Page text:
Cliff Hague

Cliff is a freelance consultant, researcher, author and trainer. He is the Chair of the Cockburn Association.

He is Professor Emeritus of Planning and Spatial Development at Heriot-Watt University in Edinburgh.

He is a Past President of the Royal Town Planning Institute, and of the Commonwealth Association of Planners.

He is a past Chair of Built Environment Forum Scotland.

He was awarded the O.B.E. in the 2016 Birthday Honours.

Books

Some articles fromall categories:

Cities of tomorrow – towers or tents?

Youth camp participants discussing Cities of Tomorrow Young people from Germany, Norway, Latvia, Poland, Russia and Scotland attended last week’s international youth summer school in Benmore, Scotland. The event was put on by Planning Aid for Scotland and by Innovation Circle. The theme was “Cities of Tomorrow”. I was asked to lead the introductory session. I started with…

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Ravages of Hurricane Sandy – Planning for disasters

Hurricane Sandy was the largest tropical storm ever recorded in the Atlantic, covering an area 900 miles across, with 150km per hour winds bringing torrential rain. We have all been stunned by the impact that it has had on the Eastern Seaboard of the USA. Without in any way belittling this, it is important to…

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India launches Smart Cities competition

India’s Prime Minister Narendra Modi this week launched his government’s response to the urbanisation challenges it faces. The Smart Cities initiative was announced alongside a „Housing for All by 2022“ programme. The aim is to create new Smart Cities while also regenerating old urban areas and addressing sustainability issues. The 100 Smart Cities will be…

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Luanda: The transformation of an African city

I recently visited Luanda, Angola’s capital, to deliver workshops on sustainable development and urban planning. I was able to gain a first hand experience of the dramatic and controversial changes in the city. At something over 5 million people, Luanda is now one of Africa’s major metropolitan areas. While every city follows its own historical…

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Rural to urban migration in a different culture

Happy New Year – the Chinese Year of the Dragon! Every Chinese New Year 130 million people in the world’s most populous country head back home to their villages for family celebrations. It is the world’s largest human migration and the story is captured in the film “Last Train Home”. It focuses on one family…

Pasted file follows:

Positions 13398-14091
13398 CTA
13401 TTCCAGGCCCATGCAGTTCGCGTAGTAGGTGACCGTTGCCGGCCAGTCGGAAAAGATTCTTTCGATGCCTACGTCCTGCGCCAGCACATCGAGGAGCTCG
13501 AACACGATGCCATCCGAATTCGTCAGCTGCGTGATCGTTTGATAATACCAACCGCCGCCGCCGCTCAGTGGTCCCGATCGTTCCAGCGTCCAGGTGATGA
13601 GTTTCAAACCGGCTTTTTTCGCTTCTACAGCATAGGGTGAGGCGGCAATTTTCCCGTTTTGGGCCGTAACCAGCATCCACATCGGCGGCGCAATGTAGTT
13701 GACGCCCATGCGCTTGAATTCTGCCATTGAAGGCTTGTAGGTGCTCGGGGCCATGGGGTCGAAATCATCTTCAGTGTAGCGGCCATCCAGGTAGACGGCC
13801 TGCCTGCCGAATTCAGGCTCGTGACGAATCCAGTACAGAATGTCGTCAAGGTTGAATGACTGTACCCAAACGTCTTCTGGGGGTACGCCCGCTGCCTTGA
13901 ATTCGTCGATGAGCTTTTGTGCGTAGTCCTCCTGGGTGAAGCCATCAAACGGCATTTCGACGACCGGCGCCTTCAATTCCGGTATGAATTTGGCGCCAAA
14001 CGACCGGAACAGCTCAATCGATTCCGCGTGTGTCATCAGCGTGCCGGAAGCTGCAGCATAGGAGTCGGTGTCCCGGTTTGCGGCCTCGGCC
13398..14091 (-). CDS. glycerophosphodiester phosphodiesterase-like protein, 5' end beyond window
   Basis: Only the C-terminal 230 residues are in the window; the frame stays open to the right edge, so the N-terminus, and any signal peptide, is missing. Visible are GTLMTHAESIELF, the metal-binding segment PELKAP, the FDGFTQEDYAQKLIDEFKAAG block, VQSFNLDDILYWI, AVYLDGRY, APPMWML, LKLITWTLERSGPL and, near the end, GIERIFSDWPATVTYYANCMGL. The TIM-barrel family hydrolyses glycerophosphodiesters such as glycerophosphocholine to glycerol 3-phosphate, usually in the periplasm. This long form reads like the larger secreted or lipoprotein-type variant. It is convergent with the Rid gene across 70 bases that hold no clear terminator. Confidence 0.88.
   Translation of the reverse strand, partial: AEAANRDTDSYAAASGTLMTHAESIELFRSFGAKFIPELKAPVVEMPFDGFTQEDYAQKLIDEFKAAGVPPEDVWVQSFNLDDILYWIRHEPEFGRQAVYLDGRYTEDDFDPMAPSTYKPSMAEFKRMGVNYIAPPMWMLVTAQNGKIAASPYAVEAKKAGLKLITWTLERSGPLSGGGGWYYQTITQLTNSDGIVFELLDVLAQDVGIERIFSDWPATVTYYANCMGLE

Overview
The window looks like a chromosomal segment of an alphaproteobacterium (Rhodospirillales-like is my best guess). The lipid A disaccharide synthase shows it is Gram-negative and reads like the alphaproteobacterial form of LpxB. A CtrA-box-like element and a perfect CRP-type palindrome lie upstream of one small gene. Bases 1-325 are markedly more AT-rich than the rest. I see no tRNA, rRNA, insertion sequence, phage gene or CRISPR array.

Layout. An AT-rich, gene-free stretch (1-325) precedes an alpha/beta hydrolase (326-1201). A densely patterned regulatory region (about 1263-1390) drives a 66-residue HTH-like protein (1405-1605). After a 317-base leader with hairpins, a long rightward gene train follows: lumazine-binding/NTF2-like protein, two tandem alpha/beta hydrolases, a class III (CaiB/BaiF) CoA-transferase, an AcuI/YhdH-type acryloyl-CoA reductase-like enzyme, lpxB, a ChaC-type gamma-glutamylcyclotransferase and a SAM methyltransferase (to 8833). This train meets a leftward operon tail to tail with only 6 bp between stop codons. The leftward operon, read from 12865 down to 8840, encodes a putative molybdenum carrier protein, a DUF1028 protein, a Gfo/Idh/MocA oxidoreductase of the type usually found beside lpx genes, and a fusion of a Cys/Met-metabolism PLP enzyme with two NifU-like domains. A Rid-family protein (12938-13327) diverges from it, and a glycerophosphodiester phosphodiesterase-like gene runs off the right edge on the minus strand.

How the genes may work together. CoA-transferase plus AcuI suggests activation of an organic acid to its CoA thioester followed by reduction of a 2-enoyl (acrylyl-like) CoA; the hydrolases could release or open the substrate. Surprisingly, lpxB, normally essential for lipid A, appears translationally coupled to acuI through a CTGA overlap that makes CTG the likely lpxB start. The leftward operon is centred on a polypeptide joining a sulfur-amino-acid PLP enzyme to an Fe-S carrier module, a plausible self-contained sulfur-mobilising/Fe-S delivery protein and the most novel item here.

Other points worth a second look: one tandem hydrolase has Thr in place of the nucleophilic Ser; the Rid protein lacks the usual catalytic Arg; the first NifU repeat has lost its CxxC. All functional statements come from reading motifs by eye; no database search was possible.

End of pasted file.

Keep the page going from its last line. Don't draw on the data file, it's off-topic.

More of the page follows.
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Smart cities is a strong theme in the World Urban Forum

The exhibition at the Ninth World Urban Forum highlights the Asian embrace of Smart Cities. This is my fourth World Urban Forum, and, as ever, the exhibition is worth visiting. Most of the booths are taken by national governments, some by cities or local government organisations, a few by research institutes or by campaigning NGOs.…

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How to save town centres

In smaller towns across the UK and many other countries, the town centres are struggling. Julian Dobson, has a barrowful of ideas of what to do about it. His book How to Save Our Town Centres is the best starting point I know for those who want to combine analysis with action. It is well researched, well-informed and…

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Amsterdam and AESOP 1987 (Part 2)

Local history and a trip to a Planning Committee meeting. The second part of my Diary as published in Planning on 11 December 1987. To read the first part of this article, please click here. The article is reproduced by kind permission of the editor of Planning. To seem more of my old columns in Planning, please go to the…

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Community and film: Akenfield and Byker

Three contrasting films prompt important questions about the nature of communities, past and present, rural and urban. The word „community“ is often invoked by planners and architects, but all too often with disregard for the realities. This week I have been to see three films that explore what communities are and how they function, while also…

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